Improved productivity. With more water available as a result of the new water supplies, many villagers have  developed small-scale productive activities in households and on communal plots of land. Some women have upgraded their livestock. For instance, the local zebu goat has been replaced by better breeds that produce more milk. Some farmers have engaged in poultry production, which was difficult previously because of the lack of a reliable water supply. Women and men use the additional available water for their kitchen gardens and communal plots of land, which produce a higher yield and more varied vegetables, contributing to improved nutrition.

A practical example


Marion Wanja has benefited from a project that brought piped water to her village.


Marion Wanja (see photo) has saved a considerable amount of time thanks to the Rukanga piped water project funded by the CKDAP. She was a casual labourer, and before the project made water more readily available she spent two to three hours every day fetching water, making several trips to the river. Now she lives near the water project office and buys water from the kiosk a few metres away. In the time she saved she did extra paid work and, with her husband’s help, she saved enough money to establish a shop in 2008, where she makes and sells samosas and manduzi (sweet fried pastry). Her neighbours enjoy the snacks, and they admire her because she is becoming rich!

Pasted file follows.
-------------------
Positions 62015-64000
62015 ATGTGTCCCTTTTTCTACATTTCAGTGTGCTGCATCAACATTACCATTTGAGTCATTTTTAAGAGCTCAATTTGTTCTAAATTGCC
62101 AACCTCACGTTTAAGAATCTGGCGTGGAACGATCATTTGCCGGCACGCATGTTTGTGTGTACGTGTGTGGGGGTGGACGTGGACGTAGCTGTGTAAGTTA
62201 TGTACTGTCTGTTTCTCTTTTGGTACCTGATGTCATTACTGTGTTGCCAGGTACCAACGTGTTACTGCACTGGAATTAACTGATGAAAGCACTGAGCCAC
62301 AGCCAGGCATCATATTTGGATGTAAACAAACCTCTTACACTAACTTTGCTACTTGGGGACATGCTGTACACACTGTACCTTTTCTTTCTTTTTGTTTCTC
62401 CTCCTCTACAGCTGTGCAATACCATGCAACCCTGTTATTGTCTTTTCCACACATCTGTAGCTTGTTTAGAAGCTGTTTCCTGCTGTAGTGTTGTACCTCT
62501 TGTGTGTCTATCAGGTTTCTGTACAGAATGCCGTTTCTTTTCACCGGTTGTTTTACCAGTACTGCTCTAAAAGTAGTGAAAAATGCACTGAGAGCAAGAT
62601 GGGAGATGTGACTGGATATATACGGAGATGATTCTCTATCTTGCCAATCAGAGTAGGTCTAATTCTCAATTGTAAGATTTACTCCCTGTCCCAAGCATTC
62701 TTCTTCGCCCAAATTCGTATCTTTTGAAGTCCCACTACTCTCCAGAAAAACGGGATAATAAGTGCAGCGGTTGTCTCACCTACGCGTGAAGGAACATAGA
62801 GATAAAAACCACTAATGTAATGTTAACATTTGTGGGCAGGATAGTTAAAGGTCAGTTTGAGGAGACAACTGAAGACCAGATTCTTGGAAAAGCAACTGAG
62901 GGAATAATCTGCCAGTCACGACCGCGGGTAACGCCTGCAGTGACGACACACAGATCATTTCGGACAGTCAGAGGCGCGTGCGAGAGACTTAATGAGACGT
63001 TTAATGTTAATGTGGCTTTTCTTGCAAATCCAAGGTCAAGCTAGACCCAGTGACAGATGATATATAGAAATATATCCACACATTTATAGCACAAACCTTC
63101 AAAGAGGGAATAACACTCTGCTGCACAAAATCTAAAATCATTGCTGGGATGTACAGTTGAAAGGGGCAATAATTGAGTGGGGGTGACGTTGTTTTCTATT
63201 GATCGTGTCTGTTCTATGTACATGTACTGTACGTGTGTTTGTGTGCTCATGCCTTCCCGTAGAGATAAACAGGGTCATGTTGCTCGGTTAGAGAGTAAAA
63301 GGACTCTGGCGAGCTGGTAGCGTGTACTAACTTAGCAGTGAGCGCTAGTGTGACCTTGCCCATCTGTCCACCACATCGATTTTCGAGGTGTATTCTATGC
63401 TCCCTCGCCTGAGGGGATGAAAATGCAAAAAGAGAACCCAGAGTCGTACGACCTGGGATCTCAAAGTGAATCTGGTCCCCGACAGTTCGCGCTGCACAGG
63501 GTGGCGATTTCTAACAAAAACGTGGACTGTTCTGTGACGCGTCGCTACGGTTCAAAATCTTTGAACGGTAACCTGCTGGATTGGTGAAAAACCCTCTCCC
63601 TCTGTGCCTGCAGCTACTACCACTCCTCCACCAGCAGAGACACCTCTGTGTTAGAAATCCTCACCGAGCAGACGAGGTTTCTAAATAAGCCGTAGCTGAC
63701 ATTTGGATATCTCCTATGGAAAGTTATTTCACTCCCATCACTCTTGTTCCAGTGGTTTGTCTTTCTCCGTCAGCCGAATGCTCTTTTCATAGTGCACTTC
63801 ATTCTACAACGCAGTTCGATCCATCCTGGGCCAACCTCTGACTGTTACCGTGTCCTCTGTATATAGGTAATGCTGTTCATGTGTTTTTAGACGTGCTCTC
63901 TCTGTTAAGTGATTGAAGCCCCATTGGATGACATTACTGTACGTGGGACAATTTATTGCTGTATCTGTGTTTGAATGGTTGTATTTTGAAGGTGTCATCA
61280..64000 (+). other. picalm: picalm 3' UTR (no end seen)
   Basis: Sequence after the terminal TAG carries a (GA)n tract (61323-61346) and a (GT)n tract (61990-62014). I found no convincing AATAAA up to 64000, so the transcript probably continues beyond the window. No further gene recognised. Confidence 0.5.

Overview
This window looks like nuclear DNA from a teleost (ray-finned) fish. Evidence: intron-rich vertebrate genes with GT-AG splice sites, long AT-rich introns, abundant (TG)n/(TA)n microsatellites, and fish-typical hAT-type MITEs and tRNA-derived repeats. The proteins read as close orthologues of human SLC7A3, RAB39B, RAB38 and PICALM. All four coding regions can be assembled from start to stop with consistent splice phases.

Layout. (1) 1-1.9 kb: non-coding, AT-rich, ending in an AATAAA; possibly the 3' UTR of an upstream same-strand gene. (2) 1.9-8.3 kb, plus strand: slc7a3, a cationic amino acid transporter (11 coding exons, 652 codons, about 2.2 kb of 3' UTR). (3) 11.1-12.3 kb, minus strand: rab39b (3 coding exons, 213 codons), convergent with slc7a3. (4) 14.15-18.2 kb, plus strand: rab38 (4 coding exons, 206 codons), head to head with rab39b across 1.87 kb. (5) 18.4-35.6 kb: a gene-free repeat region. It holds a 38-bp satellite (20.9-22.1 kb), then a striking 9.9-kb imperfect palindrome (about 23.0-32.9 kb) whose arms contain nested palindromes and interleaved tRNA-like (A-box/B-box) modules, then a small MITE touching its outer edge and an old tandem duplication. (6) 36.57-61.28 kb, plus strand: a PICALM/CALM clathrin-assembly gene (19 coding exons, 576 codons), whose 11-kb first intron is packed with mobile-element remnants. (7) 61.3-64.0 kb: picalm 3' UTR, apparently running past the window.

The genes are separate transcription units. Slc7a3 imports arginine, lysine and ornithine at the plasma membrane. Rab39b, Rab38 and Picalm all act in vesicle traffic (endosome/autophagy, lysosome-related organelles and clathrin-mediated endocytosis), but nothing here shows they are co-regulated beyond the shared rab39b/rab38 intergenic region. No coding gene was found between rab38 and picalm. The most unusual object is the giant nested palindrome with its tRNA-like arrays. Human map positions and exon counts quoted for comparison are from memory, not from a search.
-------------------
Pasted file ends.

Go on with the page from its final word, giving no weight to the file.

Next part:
The findings of the IFAD/BSF.JP gender assessment of the CKDAP clearly show the value of an integrated approach to water, sanitation and hygiene interventions with the aim of improving public health and reducing the drudgery of daily water collection. This type of approach also creates a sound basis for the engagement of poor rural people, particularly women, in productive activities, and contributes to improving both household nutrition and income.

The IFAD/BSF.JP is currently undertaking a gender assessment of its social interventions in Kenya, Mozambique and Niger. The main objectives are to:

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News and events

Grants, loans and COSOPs approved by the Executive Board, April 2009

Country loans and grants

AECF: A US$200,000 grant to Africa Enterprise Challenge Fund (AECF) – Alliance for a Green Revolution for Africa – to promote pro-poor growth in Africa by increasing employment, livelihood opportunities and incomes, and by reducing poverty.

AFFM: African Fertilizer Financing Mechanism (AFFM) – African Development Bank – US$200,000 grant to assist farmers, especially small-scale farmers, to increase agricultural productivity and food production to reduce hunger and combat poverty. The objectives are to:

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Grants, loans and COSOPs to be approved by the Executive Board, September 2009

Country loans and grants